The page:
The Deity of Christ

In my last post, I offered five evidences showing how the Bible teaches that Jesus is human. The humanity of Jesus is not all that controversial. It is generally accepted by most faith systems and even in mainstream secularism.

In this post, I want to offer Biblical evidences for Jesus’ identity as God the Son. The deity of Christ is a much more controversial issue. Even some groups who self-identify as Christian do not ascribe to the orthodox view that Jesus Christ is fully-God.

As I’ve asserted before, the Bible should be permitted to speak for itself. And when read plainly, it teaches that Jesus Christ is fully-God. He is God the Son, the second member of the triune God. Here are five evidences that show how the Bible teaches that Jesus is God.

1. Jesus had divine origins. While Jesus’ fetal development and growth into adulthood were typically human, his conception was not. The Scriptures claim that He was concieved in the womb of the virgin Mary through the power of the Holy Spirit, clearly evidencing his divine origins (Luke 1). Also, as the eternal Word, he exists eternally, having neither beginning nor end, in fellowship with God (John 1).

2. Jesus performed miracles. Over and over again the gospels portray Jesus as healing the sick, exorcizing demons, commanding non-human nature, and even reviving the deceased. No mere mortal can calm a storm with a rebuke (Matt 8), cast out a legion of demons (Mark 5), or revive a man deceased for four days (John 11). The Bible provides these as evidence that Jesus is God.

3. Jesus claimed equality with God. Many people believe that the Bible never says Jesus claimed to be God. But Jesus identified himself as the Jewish Messiah (John 4), claimed oneness with the Father (John 10:30), and identified himself as the Son of God (Luke 22:70). In Judaism, these are claims of deity. Jesus, a Jewish rabbi, would have known this, yet he made such claims anyway, equating himself to God.

4. Jesus ascribed names of God to himself. Jesus not only claimed equality with God, but claimed names of God for himself. Two well-known Jewish titles for the God of Israel are “I Am” (Ex 3:14) and “the First and the Last” (Isa 44:6). Jesus elevated himself above Abraham, claiming the title “I Am” (John 8:58). And having died and risen to life, he also claimed to be “the First and the Last” (Rev 1:17–18, 2:8).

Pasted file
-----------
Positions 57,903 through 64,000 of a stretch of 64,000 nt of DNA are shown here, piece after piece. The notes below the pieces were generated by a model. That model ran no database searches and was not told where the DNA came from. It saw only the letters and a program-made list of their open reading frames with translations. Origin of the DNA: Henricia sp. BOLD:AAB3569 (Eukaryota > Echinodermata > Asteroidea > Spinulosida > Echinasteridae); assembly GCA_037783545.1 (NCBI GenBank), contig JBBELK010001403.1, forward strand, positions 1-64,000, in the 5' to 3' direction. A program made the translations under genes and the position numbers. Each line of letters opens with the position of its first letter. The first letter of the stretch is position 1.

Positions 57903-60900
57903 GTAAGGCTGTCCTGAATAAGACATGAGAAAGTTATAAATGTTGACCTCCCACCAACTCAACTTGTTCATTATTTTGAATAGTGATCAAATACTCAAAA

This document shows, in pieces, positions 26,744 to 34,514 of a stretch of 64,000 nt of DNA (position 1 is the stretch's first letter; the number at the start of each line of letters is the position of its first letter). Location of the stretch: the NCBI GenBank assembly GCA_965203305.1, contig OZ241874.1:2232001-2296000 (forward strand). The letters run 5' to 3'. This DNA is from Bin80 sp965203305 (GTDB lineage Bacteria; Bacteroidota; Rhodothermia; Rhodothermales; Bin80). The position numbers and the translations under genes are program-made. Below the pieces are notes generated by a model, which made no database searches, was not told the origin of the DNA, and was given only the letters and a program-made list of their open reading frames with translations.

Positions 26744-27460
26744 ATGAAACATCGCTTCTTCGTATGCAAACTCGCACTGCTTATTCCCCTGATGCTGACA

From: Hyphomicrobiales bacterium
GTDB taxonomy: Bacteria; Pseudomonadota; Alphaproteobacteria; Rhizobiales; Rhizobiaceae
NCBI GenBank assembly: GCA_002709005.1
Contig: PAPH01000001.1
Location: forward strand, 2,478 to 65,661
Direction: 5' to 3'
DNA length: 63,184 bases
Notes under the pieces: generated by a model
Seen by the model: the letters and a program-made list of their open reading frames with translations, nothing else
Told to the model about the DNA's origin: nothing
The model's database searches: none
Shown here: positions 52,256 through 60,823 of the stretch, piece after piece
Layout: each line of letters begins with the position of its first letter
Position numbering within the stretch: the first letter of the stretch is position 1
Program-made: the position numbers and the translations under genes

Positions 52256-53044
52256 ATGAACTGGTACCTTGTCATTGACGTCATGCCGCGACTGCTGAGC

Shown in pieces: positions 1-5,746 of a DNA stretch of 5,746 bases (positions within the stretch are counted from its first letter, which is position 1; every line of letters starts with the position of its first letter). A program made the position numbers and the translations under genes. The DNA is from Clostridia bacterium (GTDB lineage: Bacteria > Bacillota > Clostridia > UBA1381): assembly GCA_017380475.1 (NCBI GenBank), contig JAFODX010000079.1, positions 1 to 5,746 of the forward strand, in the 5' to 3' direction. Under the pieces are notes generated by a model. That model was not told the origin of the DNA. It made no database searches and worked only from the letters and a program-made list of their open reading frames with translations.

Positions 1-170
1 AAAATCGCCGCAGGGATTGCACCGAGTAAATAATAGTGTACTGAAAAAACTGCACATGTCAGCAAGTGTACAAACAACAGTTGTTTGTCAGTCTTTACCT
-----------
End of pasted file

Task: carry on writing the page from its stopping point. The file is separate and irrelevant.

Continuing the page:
5. Jesus shares the essence of God. John 1:1 not only identifies the eternal Word as being with God, but also as having the nature of God. In the Greek, the anarthorous predicate nominative is not an indefinite noun (“a god”). It emphasizes the nature of the Word.[1] Thus, the Word has the same nature as God. Colossians 1:19 and 2:9 echo this idea, stating that the fullness of the Godhead dwells in Jesus Christ.

Does this solve all of the interpretive difficulties involved with understanding the person of Jesus Christ? Certainly not. But we need not solve every puzzle to observe what the Bible plainly teaches. The clear witness of the Scriptures is that Jesus is fully-God. He is God the Son—distinct from the Father and the Holy Spirit, but sharing the very same divine nature as a member of the Godhead. He exists co-equally and co-eternally distinct from, but in in perfect union with, the God the Father and God the Holy Spirit.

[1] Daniel B. Wallace, Greek Grammar beyond the Basics: An Exegetical Syntax of the New Testament (Grand Rapids, MI: Zondervan, 1996), 45.